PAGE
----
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I happen to work on code in which some modules use tabs for indentation while others use spaces. Many text editors such as Np++ has some sort of an adaptive tabbing feature, which use spaces for indentation if the previous line (or block of code) use spaces, or tabs as the case may be.

I haven't seen anything in vim like this. Is there any such plugin or setting for this?

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up vote 4 down vote accepted

I perfer to set my enviroment up like the below example demonstrates. I make a general rule of replacing tabs with spaces and use augroup when I need to override that rule. Makefiles are a good example of when you may require TABS and a cpp file is when you may require spaces.

" A tab produces a 4-space indentation
:set softtabstop=4
:set shiftwidth=4
:set expandtab
" replace tabs with spaces unless noted otherwise

" <snip>

augroup CPPprog
   au!
   "-----------------------------------
   " GENERAL SETTINGS
   "-----------------------------------
   au BufRead,BufNewFile,BufEnter             *.cpp,*.c,*.h,*.hpp   set nolisp
   au BufRead,BufNewFile,BufEnter             *.cpp,*.c,*.h,*.hpp   set filetype=cpp
   au FileType                                *                     set nocindent smartindent
   au FileType                                *.c,*.cpp             set cindent
   au BufRead,BufNewFile,BufEnter             *.cpp                 let g:qt_syntax=1
   " turn on qt syntax highlighting (a plugin)
   au BufNewFile,BufRead,BufEnter             *.c,*.h,*.cpp,*.hpp   let c_space_errors=1
   " trailing white space and spaces before a <Tab>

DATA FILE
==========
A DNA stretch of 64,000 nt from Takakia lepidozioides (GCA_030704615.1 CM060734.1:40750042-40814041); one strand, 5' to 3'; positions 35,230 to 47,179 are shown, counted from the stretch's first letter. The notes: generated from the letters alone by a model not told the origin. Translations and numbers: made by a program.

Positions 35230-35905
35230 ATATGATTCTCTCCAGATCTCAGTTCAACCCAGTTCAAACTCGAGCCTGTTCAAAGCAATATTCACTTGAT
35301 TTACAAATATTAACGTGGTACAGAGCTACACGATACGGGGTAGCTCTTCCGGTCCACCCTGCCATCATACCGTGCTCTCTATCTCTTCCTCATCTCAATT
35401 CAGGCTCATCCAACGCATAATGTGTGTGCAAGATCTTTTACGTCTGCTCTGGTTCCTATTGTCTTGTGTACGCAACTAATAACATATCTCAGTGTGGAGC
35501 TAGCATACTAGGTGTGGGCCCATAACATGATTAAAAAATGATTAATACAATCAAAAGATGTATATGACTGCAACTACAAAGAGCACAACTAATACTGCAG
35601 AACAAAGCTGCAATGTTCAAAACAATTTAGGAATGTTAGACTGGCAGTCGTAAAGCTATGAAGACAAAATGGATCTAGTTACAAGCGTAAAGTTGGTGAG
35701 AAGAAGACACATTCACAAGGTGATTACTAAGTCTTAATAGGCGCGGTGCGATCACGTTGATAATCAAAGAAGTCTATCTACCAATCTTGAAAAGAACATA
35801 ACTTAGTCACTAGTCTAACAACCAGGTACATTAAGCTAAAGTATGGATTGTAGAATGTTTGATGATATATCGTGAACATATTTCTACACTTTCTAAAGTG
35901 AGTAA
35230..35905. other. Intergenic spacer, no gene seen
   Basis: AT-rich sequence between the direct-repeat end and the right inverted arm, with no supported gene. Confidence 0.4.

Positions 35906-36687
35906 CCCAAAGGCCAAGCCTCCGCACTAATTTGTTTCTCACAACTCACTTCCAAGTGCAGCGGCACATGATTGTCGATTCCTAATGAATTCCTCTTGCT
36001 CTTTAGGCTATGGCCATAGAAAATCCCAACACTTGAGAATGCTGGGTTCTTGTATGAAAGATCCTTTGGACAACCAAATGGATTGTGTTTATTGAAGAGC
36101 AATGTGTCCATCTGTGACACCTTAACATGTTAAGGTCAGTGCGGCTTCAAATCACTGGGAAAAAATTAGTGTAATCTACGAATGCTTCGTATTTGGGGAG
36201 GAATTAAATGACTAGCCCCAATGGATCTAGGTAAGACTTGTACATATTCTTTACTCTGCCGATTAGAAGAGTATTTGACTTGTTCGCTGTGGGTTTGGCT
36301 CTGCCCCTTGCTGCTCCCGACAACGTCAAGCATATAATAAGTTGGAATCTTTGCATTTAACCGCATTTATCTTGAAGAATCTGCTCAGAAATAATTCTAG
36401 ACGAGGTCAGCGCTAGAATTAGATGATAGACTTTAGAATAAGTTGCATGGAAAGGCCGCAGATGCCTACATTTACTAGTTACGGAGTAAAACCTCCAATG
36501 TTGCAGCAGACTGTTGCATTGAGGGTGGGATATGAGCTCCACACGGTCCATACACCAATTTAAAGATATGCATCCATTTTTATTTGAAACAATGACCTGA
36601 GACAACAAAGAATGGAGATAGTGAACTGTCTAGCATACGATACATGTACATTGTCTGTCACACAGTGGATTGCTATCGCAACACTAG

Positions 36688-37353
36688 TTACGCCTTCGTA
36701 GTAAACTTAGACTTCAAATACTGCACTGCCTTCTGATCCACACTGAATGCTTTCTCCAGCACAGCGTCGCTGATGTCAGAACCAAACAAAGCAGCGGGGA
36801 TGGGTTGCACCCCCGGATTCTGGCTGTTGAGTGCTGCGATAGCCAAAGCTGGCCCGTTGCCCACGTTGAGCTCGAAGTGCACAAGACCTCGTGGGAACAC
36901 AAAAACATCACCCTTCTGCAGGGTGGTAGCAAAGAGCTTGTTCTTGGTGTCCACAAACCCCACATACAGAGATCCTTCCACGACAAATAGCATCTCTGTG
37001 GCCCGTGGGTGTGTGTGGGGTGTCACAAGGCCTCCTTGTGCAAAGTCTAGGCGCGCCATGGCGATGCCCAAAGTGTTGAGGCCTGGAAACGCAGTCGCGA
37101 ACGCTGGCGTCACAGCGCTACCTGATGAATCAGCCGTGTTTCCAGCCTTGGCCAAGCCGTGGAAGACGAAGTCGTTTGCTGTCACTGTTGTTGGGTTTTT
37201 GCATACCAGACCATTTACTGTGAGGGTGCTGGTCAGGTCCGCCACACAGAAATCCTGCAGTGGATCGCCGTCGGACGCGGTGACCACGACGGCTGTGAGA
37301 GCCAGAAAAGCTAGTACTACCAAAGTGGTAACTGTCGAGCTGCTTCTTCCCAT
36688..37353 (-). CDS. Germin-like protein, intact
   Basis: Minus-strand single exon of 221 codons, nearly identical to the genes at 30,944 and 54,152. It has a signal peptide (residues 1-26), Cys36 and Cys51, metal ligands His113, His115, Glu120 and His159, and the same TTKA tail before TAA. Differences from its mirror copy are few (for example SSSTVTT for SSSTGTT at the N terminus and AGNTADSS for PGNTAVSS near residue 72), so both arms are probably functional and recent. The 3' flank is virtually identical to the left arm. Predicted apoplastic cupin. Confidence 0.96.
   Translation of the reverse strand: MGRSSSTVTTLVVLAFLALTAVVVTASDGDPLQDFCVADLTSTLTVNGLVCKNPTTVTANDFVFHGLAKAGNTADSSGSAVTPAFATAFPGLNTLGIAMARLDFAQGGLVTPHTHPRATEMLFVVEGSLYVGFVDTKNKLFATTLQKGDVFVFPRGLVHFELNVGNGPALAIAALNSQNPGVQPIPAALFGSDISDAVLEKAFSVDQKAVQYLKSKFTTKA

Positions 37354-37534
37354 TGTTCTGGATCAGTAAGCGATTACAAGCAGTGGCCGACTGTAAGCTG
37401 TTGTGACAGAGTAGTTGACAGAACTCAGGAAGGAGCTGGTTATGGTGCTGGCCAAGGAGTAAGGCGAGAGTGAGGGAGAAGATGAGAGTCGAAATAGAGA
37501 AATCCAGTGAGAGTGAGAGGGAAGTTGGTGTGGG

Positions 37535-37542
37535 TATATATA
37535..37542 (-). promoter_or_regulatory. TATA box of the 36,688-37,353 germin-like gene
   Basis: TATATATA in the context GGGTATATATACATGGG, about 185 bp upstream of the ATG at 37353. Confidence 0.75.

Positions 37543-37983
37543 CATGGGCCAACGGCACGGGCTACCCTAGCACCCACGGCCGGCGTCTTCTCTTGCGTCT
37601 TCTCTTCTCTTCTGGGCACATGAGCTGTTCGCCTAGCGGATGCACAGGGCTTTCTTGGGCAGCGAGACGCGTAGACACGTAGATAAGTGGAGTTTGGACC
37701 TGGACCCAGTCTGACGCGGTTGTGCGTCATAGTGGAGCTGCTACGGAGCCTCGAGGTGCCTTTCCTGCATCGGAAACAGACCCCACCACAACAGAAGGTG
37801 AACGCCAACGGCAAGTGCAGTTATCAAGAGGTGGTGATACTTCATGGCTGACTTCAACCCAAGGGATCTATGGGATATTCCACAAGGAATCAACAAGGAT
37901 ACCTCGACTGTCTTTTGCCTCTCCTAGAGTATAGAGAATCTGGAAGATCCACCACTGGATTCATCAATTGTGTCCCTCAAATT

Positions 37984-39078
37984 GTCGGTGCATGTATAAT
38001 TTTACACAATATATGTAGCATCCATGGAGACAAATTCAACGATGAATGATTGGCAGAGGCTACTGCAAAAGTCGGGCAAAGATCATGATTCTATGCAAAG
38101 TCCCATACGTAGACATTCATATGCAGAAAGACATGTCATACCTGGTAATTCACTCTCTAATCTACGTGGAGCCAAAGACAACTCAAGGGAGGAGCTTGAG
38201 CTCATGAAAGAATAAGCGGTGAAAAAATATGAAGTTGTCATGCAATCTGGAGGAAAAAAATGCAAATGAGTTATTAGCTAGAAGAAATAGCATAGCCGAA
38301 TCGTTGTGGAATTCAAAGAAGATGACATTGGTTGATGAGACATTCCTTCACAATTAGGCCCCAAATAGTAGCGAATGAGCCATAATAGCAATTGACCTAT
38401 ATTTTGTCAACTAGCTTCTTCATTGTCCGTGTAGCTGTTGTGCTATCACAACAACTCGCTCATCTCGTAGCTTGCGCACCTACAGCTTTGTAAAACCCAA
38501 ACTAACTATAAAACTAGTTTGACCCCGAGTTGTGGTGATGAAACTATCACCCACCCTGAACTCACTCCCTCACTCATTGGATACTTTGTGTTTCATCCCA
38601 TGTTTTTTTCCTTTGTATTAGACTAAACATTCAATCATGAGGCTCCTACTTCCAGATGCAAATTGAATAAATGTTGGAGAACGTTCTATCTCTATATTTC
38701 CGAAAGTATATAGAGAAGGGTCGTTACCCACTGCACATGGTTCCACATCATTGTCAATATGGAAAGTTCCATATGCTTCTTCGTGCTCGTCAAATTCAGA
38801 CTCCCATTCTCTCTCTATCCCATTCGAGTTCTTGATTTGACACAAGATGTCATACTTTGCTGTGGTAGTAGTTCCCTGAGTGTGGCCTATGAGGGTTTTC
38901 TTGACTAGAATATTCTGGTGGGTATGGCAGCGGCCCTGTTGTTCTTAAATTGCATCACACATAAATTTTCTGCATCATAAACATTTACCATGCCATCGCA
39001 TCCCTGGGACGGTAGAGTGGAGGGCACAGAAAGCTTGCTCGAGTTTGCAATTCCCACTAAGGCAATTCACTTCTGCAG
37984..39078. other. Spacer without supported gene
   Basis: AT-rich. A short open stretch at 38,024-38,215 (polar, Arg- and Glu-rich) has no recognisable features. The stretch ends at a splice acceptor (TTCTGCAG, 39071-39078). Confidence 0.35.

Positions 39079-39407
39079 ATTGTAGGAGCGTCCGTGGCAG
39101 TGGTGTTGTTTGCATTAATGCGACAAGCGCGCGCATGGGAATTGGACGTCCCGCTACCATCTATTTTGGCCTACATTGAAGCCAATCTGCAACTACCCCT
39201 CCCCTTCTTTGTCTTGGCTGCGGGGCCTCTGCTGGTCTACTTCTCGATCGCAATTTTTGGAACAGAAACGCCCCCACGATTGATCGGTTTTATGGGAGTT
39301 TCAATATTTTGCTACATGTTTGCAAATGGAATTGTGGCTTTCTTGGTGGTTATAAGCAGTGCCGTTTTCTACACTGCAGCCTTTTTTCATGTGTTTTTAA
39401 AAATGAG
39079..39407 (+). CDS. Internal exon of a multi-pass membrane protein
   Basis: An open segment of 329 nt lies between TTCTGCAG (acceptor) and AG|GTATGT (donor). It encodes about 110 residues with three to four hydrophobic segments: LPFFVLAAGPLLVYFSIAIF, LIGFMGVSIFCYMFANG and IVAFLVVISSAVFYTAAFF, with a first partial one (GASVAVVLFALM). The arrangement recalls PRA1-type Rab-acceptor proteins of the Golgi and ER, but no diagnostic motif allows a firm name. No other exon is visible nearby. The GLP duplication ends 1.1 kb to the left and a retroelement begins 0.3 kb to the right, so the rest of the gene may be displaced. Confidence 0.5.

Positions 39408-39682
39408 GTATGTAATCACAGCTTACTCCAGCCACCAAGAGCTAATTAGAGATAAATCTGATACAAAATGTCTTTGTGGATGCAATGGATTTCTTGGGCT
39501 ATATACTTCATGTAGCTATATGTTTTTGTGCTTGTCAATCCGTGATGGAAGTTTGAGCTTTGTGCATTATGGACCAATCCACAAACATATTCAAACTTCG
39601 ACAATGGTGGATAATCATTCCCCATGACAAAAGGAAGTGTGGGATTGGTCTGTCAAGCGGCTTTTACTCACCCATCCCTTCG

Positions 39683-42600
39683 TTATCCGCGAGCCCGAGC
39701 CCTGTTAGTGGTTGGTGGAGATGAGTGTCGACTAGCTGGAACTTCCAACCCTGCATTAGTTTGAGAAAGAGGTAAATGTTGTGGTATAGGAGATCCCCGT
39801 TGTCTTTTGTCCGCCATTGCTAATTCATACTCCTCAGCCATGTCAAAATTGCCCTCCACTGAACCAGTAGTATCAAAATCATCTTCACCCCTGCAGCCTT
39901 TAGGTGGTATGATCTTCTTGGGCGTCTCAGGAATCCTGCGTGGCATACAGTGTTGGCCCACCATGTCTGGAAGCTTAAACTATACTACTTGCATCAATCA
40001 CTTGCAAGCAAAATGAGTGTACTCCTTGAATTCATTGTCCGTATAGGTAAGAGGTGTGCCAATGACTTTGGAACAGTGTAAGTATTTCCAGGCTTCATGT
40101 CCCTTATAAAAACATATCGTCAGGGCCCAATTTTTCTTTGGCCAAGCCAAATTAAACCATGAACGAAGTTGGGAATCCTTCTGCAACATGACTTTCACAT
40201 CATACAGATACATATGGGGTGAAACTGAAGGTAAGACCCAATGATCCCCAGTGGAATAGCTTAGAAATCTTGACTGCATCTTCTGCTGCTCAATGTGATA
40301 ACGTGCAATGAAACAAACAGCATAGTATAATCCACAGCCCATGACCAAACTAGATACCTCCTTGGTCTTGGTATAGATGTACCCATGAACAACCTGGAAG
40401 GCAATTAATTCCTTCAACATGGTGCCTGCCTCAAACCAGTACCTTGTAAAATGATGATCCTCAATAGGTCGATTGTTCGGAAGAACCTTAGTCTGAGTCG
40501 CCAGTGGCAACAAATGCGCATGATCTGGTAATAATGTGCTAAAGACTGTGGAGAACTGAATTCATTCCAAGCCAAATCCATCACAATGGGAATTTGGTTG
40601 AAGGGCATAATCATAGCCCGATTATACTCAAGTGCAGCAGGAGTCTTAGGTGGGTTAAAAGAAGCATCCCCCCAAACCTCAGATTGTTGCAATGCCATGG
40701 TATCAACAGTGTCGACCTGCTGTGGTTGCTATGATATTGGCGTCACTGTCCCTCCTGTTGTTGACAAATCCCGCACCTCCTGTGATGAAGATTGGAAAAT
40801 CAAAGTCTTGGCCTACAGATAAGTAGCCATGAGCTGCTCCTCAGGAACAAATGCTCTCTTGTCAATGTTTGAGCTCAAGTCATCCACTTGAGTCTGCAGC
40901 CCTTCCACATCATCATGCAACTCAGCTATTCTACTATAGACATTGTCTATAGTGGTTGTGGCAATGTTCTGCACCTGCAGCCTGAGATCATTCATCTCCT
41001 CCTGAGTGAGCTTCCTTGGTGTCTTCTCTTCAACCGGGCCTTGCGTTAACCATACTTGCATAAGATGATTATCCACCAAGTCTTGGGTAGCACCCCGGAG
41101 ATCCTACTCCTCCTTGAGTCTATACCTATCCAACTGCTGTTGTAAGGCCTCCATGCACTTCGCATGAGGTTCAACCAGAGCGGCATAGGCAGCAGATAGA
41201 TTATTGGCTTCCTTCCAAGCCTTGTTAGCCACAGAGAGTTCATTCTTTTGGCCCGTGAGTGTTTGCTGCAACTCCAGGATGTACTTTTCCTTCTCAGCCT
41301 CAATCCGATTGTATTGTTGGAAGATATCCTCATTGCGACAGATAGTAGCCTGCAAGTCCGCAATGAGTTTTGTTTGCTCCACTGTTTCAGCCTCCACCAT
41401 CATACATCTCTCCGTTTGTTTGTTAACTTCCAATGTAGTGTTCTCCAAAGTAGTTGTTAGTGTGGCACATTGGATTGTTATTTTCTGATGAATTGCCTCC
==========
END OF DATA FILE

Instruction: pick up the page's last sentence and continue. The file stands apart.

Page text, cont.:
" <snip>

augroup END

" <snip>

augroup filetype
  au! BufRead,BufNewFile,BufEnter *Makefile*,*makefile*,*.mk set filetype=make
augroup END
" In Makefiles, don't expand tabs to spaces, since we need the actual tabs
autocmd FileType make set noexpandtab
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This plugin seems to accomplish your goals. IndentConsistencyCop

You should install the complimentary plugin which loads the appropriate autocommands. IndentConsistencyCopAutoCmds

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As @zkhr said you can use smartindent or autoindent. You can also use cindent which is the default indentation used by vim while editing C/C++ files.

'smartindent' automatically inserts one extra level of indentation in some cases, and works for C-like files.

'cindent' is more customizable, but also more strict when it comes to syntax.

'smartindent' and 'cindent' might interfere with file type based indentation, and should never be used in conjunction with it.

If you are editing a particular file and you want to prevent auto indenting within that file, enter:

:setlocal noautoindent
:setlocal nocindent
:setlocal nosmartindent
:setlocal indentexpr=
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I don't think there's anything in Vim that's exactly what you want. But you may want to check out copyindent. See :h copyindent. It gives "adaptive tabbing" but not quite what you wanted. The leading tabs/spaces on a new line will copy that of the previous line. However, if you increase the indent the decision over whether tabs or spaces are added will depend on the expandtab setting. (You may also want to take a look at help for preserveindent option, which should also be set in your scenario, I think.)

You will also want to have the automatic tabbing setting, via either autoindent or smartindent. Not sure, you may have to reset smartindent or autoindent after setting copyindent to get it to work properly (e.g., do :set nosmartindent then :set smartindent again).

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